I think 45 would be easily achievable by a modern F1 car. Klaas Zwart did 54 in qualifying in Euroboss this year in a 1997 Benetton. He said to me afterwards with proper testing at the circuit beforehand plus getting his tyres properly warmed through ( backmarkers screwed his laps ) he'd do a 50. F1 lap records would easily be -10secs on Euroboss times at every circuit I would think, with much younger and more talented hungry drivers ( Hamilton) rather than 50 year old gentlemen drivers. The cornering speeds and acceleration of modern generation F1 cars are astonishing. Take Brands for example. More than 20 years ago at the last GP there, I'm pretty sure the pole time was a 1min 6 secs or something. OK, Graham Hill Bend is a little tighter now but Westfield has been eased to create more run off as has Dingle Dell. What would a modern car do now? I wish we could find out.

#462 jadb1

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Posted 11 November 2007 - 13:58

David McKinney,Sat


Friends many thanks for the reply

NO SPEAK ENGLISH USES OF SOFT TRANSLATOR GOOGLE!!!!

#463 David McKinney

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Posted 11 November 2007 - 14:55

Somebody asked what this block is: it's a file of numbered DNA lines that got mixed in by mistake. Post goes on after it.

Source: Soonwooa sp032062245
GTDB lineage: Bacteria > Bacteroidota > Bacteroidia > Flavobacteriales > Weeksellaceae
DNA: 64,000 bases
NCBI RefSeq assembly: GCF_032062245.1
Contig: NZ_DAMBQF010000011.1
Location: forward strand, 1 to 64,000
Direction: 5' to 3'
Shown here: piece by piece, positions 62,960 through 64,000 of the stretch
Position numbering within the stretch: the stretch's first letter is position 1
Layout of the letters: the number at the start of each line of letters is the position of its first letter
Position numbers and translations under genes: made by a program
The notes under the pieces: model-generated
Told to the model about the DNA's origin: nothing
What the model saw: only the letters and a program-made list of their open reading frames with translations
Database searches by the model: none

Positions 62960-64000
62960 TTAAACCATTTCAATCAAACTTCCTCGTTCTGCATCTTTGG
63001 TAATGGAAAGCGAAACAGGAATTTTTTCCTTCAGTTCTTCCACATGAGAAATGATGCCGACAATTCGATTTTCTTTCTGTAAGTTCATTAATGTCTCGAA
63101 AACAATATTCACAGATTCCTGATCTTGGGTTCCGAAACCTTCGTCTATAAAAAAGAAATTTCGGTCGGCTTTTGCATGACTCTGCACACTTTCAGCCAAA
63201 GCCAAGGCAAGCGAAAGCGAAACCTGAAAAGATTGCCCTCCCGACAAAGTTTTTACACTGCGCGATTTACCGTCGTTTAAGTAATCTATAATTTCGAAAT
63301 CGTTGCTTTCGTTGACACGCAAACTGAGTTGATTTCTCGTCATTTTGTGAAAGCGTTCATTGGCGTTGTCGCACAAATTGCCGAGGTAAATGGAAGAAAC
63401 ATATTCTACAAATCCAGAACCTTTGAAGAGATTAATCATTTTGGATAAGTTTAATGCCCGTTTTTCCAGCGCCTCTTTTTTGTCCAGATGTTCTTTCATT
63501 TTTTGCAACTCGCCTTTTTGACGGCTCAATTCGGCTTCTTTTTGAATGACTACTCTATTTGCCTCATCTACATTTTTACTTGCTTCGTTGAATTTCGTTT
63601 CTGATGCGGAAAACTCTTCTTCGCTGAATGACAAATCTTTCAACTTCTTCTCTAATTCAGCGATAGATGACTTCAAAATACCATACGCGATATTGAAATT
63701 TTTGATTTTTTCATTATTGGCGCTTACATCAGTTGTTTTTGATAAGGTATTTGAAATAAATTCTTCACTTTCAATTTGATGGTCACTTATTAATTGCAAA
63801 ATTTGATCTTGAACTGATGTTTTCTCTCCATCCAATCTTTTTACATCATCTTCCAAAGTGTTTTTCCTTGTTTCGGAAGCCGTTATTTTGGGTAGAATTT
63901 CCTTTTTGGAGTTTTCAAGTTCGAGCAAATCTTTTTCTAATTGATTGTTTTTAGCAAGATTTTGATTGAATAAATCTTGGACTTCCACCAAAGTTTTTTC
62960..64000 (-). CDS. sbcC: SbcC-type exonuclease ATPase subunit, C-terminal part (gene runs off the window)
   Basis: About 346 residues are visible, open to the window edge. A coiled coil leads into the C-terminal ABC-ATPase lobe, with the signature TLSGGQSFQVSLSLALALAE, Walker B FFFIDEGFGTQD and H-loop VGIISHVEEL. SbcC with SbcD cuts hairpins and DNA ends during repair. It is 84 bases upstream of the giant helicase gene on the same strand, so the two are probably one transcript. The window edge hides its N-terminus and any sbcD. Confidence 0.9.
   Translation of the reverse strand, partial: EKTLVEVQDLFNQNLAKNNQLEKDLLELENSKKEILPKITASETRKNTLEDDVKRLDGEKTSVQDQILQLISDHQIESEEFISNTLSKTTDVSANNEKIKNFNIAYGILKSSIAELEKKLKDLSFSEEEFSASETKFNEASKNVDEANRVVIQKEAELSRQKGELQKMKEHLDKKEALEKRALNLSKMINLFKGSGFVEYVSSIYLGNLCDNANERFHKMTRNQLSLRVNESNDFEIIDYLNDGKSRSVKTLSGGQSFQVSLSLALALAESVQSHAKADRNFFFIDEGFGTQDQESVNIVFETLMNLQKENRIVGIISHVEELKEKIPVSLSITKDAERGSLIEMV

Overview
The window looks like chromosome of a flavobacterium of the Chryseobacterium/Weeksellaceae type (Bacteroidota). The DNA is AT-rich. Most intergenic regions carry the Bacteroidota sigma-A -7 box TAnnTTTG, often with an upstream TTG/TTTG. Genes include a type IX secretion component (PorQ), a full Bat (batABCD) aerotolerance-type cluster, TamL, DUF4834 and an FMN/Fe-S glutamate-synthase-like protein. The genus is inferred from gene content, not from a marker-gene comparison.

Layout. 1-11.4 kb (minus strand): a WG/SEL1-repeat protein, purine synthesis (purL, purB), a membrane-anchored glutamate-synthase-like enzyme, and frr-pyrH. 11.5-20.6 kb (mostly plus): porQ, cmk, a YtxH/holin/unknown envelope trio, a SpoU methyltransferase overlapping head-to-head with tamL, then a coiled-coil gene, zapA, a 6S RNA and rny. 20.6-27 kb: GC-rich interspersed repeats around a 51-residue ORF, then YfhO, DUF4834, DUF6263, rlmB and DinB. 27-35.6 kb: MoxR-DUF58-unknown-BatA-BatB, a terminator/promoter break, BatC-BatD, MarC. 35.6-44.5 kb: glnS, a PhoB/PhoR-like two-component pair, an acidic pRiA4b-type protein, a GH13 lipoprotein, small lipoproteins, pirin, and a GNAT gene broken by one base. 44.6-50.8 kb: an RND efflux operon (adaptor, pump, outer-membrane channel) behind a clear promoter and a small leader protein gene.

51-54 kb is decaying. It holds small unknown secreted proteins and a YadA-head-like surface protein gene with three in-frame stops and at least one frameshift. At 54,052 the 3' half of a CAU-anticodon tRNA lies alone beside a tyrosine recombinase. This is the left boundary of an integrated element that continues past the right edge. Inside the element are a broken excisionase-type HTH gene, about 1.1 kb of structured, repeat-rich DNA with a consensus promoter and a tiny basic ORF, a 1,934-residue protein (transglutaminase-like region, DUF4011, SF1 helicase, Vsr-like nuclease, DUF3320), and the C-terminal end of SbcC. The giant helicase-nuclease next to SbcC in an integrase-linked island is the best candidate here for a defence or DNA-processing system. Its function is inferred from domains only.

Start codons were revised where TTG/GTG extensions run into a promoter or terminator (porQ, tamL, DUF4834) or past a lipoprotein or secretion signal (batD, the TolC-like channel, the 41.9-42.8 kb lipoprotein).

Alejandro,
Prefiero utilizar http://babelfish.altavista.com/

#464 fines

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Posted 11 November 2007 - 17:37

Hey David, your Spanish is improving! :D But shouldn't the link read pez de babel? :lol:

#465 David McKinney

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Posted 11 November 2007 - 19:15

OK, but how do you do 'alta vista'?

#466 fines

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Posted 11 November 2007 - 21:27

In English? :p

#467 jadb1

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Posted 12 November 2007 - 00:45

AMIGO David

Thank you very much from today it use! :clap: :clap: :clap: :clap: :clap: :clap: :clap: :clap: :clap:

#468 Mallory Dan

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Posted 12 November 2007 - 12:07

Originally posted by David McKinney
I hope I'm reading your question correctly, jadb1
In 1973 Triplex sponsorsed Colin Vandervell's March 73B in British F/Atlantic
I believe they were a British company specialising in safety-glass manufacture


Colin V also did F2 that year, 1973, in a March 732. Was this a different car to his FAt one, ie did he have both the 732 and 73B?

#469 Mallory Dan

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Posted 12 November 2007 - 12:08

Originally posted by tedwentz
Gerald,
Please feel free to do so.
TW


Ted, any comments on the T450 F2 Lola you raced occasionally that year, 1976?

#470 David McKinney

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Posted 12 November 2007 - 13:06

Originally posted by Mallory Dan
Colin V also did F2 that year, 1973, in a March 732. Was this a different car to his FAt one, ie did he have both the 732 and 73B?